Japanese Eye The Buck WarilyGene Koretz
If anyone can shore up the sinking dollar in today's tempestuous foreign exchange markets, it's the Japanese. After all, Japan is the world's largest creditor, just as the U.S. is the world's largest debtor. All that's needed is for the Japanese to start plowing their huge dollar trade receipts into U.S. bonds or other long-term investments, as they did through much of the 1980s.
Don't bet on it, says William P. Sterling of Merrill Lynch & Co. The problem, he notes, is not just that earthquake damage is biting into Japan's surplus savings, but also a weak dollar fosters "credit revulsion" among Japan's investors.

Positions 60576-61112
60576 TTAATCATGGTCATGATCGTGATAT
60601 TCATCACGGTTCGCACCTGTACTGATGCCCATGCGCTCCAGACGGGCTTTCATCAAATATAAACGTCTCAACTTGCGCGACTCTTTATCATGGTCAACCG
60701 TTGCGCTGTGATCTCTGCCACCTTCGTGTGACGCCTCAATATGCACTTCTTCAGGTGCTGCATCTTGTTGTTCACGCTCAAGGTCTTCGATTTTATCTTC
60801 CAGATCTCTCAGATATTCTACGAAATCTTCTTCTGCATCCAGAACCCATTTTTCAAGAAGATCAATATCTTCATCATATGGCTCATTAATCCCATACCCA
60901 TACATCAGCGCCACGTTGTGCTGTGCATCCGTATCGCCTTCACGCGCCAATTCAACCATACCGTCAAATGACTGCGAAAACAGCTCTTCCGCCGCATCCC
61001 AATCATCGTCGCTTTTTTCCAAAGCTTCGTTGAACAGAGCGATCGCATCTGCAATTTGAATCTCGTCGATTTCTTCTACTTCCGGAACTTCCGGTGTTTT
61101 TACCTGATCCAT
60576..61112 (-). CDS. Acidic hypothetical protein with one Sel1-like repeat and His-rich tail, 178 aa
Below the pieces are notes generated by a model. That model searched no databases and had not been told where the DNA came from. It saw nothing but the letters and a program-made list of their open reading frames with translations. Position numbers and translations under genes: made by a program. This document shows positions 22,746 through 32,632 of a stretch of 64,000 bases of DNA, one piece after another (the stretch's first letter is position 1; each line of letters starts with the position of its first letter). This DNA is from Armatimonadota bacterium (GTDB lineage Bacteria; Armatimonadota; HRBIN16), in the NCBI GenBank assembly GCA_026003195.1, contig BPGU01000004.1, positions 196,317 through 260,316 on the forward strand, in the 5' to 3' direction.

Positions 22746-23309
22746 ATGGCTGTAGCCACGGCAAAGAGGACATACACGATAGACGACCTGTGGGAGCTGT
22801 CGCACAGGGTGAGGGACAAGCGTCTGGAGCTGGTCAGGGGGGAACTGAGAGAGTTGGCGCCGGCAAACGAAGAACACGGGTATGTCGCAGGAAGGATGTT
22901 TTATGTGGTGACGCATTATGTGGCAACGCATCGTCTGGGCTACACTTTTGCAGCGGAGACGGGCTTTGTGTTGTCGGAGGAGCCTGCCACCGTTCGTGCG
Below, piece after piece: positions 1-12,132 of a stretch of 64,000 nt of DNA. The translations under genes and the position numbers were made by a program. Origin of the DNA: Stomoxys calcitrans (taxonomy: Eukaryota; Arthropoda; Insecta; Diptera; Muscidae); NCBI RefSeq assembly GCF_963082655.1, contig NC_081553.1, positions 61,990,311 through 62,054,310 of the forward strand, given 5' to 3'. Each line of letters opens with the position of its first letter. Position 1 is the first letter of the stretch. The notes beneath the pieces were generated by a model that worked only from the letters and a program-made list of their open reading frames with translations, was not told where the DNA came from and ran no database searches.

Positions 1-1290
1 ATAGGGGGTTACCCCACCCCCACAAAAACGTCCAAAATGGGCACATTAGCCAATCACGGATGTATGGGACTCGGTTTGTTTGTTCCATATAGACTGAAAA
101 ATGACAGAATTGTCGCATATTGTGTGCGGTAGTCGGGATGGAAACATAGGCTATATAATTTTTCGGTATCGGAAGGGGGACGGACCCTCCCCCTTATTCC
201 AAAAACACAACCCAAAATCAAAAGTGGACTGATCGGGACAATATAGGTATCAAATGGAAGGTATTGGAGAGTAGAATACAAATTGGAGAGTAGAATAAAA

Just as Americans saw the dollar value of their Mexican holdings plunge after the peso collapsed, many Japanese have seen the yen value of their U.S. investments erode as the dollar has fallen ever lower against the yen. Indeed, if Japan's dollar investments over the past decade were worth the same in yen terms as they were when they were first made, their cumulative value today would be some 47 trillion yen, or $519 billion, higher (chart). The upshot is that many "burned" Japanese investors are likely to remain less than eager to commit their dollars to long-term U.S. assets.